There's an easy acronym to the formula Pastor Jackie Ostler gives for growing closer to Christ: Try a little S.O.A.P.
The youth and women's pastor at Crossroads Christian Fellowship in Uintah also leads youth gatherings of various sizes throughout the area. This summer, she's planning to lead a group that includes Christians from Canada and California in a weeklong mission trip in Ogden.
And with all of those groups, her message is S.O.A.P.
"I'll meet youth ... from other church groups," she said. "They won't remember my name, but they'll remember that I taught them this."
S.O.A.P. stands for scripture, observation, application and prayer. It's a way of journaling scripture study in a way that forces people to look inside themselves for what the scriptures are saying to them and how they plan to change as a result.
The way it works is, the Bible students obtain a journal for the purpose of studying the scriptures.
In the journal each day, students list and write out the scripture they plan to write about. If that choice is several chapters, students pick just a few verses in the reading that seem to speak to them that day.
For observation, students write what they understand the scripture is saying to them at that point in their life.
For application, students write how they see their life changing because of what they have read.
"When you get to application, you can't just write what it means, you have to make it personal," Ostler said. "You have to say, 'What does it say to me today? How can I be changed because of that?'"
Then students write out a prayer reflecting on how they wish to see their life changed because of the reading.
"This is a system that changed my life," said Ostler, who is middle-aged. "I've been a Christian my whole life. When I learned it, it changed my life."
She believes the system makes an impact because it involves more senses than simply reading or reflecting.
Ostler said she and her church congregation promote S.O.A.P. because they believe it is a healthy way to study.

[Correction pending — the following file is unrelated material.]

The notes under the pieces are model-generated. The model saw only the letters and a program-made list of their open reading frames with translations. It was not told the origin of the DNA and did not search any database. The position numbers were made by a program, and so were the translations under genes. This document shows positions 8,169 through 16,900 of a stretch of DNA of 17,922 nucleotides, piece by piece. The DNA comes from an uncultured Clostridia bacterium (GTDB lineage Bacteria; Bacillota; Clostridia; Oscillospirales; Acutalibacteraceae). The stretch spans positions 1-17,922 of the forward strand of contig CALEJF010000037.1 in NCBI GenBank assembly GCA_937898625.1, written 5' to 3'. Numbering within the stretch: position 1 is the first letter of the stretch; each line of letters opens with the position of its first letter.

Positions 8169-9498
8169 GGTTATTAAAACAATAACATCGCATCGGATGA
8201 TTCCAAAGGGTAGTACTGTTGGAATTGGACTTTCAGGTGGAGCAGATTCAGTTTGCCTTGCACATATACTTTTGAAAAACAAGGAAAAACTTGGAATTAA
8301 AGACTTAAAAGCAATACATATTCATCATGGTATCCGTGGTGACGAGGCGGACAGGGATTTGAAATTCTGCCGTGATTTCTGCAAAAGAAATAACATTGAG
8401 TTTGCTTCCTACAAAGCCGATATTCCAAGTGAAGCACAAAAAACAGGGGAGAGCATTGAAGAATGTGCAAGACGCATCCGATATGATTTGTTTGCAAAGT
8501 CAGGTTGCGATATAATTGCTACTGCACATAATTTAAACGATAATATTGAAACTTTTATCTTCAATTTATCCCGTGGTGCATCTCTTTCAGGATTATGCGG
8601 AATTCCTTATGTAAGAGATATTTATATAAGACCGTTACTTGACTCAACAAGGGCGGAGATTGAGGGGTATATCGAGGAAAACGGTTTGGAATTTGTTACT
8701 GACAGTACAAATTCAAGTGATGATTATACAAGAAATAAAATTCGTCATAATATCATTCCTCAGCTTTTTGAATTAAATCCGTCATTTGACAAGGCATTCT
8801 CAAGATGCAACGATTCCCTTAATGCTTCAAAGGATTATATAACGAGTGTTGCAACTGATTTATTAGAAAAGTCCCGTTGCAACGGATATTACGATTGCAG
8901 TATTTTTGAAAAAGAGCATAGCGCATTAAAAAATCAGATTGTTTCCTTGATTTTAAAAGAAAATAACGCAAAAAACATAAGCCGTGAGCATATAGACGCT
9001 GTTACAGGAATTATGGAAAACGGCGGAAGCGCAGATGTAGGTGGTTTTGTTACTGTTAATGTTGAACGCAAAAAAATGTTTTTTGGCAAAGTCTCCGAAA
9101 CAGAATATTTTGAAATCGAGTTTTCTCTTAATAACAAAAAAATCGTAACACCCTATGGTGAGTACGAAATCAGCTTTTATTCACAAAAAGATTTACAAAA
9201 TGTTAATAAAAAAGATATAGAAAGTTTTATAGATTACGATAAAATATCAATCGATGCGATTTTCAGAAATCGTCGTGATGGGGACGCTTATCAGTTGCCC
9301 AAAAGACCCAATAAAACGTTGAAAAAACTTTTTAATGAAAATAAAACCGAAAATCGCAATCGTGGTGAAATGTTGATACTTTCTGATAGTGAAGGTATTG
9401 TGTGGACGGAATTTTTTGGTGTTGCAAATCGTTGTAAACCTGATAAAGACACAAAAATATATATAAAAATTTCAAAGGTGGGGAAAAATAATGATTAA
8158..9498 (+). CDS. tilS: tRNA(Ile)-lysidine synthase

"This is not necessarily what I teach with," she said. "This is what teaches me."
But Ostler also admits that her personal study is a place she often turns when she needs a quick thought to share.
"Sometimes you want to do a devotional and you don't know where to go," she said. "This helps you know where to go."
The system was developed by Pastor Wayne Cordero, of New Hope Christian Fellowship, of Honolulu. The official method calls for observance of an assigned plan for reading the Old Testament once and the New Testament twice throughout the year.
The scriptures in the two texts are correlated so that readers will see reoccurring themes that are demonstrated both in the Old Testament and the New Testament.
Today's scriptures are Job 11 and 12 and Acts 15 and 16.
Sunday's are Job 13 and 14 and Acts 17 and 18.
To see an outline of any give day's scriptures, visit enewhope.org/bible.
There are specific journals made for the system Cordero developed as well.
But Ostler said strict observance of the schedule is not necessary and she doesn't recommend the practice all at once, especially for those who are just starting in their personal Bible study.
"When you have someone new to reading the Bible, you can't hand them 15 chapters and say, 'Go read it,'" she said.
But picking out a few verses and going on from that works for most people, she said.
"I can read just one verse and do the whole thing on that," she said. "It's not a test. ... You can do anything you want because it's about you learning the Word of God in a way that's applicable to you."